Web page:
A network approach to understanding social distancing behaviour during the first UK lockdown of the COVID-19 pandemic

Jilly Gibson-Miller, Orestis Zavlis, Todd K. Hartman, Kate M. Bennett, Sarah Butter, Liat Levita, Anton P. Martinez, Liam Mason, Orla McBride, Ryan McKay, Jamie Murphy, Mark Shevlin, Thomas V. A Stocks, Richard P. Bentall

Research output: Contribution to journalArticlepeer-review

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Abstract

Objective
Given the highly infectious nature of COVID-19, social distancing practices are key in stemming the spread of the virus. We aimed to assess the complex interplay among psychological factors, socio-demographic characteristics and social distancing behaviours within the framework of the widely used Capability, Opportunity, Motivation-Behaviour (COM-B) model.

Design
The present research employed network psychometrics on data collected during the first UK lockdown in April 2020 as part of the COVID-19 Psychological Research Consortium (C19PRC) Study. Using a network approach, we examined the predictions of psychological and demographic variables onto social distancing practices at two levels of analysis: macro and micro.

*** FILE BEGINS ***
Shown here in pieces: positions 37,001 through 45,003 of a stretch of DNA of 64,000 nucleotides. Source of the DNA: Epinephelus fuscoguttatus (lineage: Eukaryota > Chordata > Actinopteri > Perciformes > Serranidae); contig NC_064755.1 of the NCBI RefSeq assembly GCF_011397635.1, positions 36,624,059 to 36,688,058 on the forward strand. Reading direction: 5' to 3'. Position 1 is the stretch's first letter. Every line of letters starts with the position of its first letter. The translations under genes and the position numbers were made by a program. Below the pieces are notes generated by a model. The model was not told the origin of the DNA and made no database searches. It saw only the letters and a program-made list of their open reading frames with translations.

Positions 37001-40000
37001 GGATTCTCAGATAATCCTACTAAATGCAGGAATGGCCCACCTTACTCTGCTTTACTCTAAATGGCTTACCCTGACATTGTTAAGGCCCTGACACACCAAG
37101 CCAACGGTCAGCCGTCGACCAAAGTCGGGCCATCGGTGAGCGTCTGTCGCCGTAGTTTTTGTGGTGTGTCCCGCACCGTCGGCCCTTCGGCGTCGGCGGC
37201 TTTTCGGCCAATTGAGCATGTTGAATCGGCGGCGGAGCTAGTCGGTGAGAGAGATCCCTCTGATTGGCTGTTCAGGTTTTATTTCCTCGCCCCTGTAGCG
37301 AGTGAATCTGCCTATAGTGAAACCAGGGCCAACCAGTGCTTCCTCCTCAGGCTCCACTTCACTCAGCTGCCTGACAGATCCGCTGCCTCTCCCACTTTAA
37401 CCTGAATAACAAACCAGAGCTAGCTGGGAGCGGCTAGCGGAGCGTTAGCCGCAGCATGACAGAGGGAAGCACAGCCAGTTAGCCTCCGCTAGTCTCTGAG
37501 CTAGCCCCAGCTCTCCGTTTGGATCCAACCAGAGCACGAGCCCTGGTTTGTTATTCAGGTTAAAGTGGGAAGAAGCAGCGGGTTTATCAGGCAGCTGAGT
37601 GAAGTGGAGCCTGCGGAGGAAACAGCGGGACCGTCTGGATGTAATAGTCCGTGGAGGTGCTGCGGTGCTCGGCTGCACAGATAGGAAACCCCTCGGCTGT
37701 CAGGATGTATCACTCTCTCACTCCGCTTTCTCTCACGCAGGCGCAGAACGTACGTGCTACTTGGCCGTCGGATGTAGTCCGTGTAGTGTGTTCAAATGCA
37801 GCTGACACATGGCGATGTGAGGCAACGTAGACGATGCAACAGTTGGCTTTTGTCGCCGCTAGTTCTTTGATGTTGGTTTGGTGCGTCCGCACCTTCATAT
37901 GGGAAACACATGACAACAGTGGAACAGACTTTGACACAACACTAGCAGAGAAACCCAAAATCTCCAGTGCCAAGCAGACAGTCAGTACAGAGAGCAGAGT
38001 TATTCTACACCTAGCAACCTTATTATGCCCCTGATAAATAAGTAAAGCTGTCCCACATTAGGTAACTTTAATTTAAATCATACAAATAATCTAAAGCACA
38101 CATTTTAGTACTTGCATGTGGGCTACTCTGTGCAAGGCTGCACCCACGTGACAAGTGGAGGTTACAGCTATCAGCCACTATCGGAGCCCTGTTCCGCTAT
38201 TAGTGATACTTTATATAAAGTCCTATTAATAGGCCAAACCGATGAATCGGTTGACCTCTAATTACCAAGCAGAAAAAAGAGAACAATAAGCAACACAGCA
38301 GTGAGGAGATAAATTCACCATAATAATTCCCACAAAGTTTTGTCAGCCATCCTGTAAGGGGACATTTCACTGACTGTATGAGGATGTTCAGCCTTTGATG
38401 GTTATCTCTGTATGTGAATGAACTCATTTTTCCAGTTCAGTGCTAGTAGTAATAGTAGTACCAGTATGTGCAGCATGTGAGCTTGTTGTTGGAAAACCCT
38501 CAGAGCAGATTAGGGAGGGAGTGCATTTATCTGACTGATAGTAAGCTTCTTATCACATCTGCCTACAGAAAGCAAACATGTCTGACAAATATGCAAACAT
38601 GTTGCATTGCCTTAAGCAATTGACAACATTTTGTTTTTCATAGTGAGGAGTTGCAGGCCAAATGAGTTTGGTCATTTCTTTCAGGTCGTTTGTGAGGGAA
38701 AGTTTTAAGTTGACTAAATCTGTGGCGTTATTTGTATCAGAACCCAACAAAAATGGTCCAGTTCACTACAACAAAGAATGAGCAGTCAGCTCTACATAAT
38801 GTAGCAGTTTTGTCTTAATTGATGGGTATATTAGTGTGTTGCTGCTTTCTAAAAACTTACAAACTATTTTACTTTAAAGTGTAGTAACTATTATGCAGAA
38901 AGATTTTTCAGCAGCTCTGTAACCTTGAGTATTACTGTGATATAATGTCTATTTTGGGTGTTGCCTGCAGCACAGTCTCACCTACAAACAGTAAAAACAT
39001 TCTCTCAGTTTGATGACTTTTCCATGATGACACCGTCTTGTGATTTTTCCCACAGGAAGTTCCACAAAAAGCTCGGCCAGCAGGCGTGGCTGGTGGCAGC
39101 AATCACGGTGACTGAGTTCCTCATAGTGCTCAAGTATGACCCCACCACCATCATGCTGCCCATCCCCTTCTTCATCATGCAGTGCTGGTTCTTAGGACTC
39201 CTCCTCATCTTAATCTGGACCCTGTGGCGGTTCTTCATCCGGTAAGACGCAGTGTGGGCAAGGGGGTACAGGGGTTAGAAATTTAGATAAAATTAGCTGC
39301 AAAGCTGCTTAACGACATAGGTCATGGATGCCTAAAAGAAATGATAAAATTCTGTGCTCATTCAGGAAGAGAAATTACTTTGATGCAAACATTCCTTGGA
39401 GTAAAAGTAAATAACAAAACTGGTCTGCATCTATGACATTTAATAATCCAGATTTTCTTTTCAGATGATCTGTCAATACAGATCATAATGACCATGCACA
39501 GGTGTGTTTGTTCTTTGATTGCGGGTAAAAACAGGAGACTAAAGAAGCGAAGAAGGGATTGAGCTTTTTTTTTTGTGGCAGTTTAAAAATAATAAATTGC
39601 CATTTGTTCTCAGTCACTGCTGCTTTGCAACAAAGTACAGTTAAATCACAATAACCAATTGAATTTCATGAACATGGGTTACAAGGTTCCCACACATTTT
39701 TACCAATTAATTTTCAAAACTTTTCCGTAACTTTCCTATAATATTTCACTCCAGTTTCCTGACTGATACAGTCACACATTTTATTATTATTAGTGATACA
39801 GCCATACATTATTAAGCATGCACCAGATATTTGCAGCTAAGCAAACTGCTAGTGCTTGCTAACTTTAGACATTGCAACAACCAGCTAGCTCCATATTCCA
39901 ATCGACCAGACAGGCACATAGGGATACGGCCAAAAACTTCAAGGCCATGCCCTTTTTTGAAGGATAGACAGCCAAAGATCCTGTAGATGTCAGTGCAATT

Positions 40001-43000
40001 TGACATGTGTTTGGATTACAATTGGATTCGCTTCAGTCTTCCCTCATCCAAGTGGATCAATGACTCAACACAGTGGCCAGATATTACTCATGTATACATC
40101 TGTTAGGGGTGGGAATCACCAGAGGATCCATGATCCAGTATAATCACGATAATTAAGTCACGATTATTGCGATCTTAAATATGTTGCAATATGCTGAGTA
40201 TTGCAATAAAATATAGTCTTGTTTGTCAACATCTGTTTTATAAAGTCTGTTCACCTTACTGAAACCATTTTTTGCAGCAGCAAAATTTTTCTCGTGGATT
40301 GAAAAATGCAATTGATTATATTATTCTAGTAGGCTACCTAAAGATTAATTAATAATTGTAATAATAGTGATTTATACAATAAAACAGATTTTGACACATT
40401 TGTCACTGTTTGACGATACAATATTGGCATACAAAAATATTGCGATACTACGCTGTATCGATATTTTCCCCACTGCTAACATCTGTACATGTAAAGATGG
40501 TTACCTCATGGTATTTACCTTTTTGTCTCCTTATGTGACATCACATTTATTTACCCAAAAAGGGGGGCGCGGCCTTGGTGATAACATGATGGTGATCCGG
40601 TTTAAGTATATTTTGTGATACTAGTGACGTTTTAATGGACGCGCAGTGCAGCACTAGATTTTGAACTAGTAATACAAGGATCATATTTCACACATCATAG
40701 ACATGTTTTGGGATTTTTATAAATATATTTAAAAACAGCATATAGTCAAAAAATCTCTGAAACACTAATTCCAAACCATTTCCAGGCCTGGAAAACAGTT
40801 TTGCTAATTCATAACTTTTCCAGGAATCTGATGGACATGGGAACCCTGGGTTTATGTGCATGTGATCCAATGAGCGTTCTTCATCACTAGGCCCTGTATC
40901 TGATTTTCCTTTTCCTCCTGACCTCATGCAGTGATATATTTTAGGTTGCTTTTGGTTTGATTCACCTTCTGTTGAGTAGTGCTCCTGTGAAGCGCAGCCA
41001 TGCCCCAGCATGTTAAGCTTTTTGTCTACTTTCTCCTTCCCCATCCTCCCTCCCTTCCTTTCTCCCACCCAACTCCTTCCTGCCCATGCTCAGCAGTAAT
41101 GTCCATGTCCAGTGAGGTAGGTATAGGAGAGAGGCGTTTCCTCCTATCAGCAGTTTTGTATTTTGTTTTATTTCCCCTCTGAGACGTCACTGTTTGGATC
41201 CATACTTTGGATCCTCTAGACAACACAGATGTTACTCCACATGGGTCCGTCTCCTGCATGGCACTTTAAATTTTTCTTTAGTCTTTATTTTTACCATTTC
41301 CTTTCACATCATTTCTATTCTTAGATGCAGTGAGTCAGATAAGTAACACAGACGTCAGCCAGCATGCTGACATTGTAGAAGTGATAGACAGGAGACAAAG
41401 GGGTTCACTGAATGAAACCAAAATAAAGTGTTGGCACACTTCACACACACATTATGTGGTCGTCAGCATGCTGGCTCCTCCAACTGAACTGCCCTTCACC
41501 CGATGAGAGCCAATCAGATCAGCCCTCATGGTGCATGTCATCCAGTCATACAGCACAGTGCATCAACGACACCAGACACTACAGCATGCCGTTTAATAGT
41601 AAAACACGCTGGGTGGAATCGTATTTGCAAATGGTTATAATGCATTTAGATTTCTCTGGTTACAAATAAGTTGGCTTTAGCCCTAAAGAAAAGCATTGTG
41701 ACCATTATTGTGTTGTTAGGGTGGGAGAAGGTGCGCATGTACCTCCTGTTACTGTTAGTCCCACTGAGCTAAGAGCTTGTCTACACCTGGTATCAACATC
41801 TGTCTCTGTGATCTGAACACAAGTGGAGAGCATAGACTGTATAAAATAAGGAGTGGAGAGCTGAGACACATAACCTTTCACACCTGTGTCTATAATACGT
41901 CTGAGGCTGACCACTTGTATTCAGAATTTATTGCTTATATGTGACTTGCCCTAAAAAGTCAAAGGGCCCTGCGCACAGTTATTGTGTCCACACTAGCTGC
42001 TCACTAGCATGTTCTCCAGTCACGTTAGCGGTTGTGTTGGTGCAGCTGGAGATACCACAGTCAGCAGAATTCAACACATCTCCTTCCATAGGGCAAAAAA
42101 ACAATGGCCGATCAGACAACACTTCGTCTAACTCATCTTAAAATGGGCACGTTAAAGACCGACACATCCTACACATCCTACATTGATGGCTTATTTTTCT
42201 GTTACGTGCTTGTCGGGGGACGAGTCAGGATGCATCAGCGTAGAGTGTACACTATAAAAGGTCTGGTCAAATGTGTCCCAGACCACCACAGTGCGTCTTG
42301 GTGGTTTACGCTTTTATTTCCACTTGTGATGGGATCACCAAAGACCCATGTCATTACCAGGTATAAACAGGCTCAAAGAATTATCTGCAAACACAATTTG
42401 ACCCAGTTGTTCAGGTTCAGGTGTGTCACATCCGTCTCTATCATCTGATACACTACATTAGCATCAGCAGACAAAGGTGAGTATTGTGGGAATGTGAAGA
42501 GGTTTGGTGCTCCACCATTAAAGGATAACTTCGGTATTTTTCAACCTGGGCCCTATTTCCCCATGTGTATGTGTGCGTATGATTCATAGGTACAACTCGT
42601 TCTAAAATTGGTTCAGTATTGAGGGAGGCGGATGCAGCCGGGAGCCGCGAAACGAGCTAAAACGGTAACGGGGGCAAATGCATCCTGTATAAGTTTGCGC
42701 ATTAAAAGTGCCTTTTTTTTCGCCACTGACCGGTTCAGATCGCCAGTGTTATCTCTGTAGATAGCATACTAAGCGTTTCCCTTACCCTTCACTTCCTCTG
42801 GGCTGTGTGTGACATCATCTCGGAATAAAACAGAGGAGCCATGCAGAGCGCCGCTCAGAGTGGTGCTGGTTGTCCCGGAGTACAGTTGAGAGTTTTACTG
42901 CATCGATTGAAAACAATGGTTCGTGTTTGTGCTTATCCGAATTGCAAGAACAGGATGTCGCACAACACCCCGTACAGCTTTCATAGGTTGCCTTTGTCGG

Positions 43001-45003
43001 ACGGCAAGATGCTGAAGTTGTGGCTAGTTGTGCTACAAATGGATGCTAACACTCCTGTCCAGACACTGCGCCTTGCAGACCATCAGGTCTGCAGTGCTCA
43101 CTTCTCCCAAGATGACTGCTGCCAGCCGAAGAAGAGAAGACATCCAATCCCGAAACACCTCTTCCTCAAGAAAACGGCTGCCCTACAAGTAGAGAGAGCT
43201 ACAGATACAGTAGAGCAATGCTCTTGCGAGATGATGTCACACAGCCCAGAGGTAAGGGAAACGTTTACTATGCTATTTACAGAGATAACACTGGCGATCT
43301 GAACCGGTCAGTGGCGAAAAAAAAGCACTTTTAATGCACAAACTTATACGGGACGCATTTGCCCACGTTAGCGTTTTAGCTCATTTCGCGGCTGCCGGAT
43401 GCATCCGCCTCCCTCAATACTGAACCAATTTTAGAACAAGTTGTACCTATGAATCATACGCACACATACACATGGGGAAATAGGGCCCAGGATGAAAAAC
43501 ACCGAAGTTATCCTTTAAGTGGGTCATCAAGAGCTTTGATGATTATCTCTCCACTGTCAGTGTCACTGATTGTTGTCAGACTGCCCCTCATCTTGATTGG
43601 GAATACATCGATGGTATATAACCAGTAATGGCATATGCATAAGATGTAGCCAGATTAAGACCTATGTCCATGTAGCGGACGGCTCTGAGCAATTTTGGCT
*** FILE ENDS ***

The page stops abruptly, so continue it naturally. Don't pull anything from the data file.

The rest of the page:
Results
Our findings revealed several factors that influenced social distancing behaviour during the first UK lockdown. The COM-B model was successful in predicting particular aspects of social-distancing via the influence of psychological capability and motivation at the macro-and micro-levels, respectively. Notably, demographic variables, such as education, income, and age, were directly and uniquely predictive of certain social distancing behaviours.

Conclusion
Our findings reveal psychological factors that are key predictors of social distancing behaviour and also illustrate how demographic variables directly influence such behaviour. Our research has implications for the design of empirically-driven interventions to promote adherence to social distancing practices in this and future pandemics.
Original languageEnglish
Pages (from-to)1-19
Number of pages19
JournalPsychology and Health
Early online date28 Mar 2022
DOIs
Publication statusE-pub ahead of print - 28 Mar 2022

Bibliographical note

Publisher Copyright:
© 2022 The Author(s). Published by Informa UK Limited, trading as Taylor & Francis Group.

Keywords

  • Public Health, Environmental and Occupational Health
  • Applied Psychology
  • General Medicine
  • General Chemistry
  • COVID-19
  • behavioural science
  • complexity
  • network psychometrics
  • COM-B model
  • intervention design
  • social distancing

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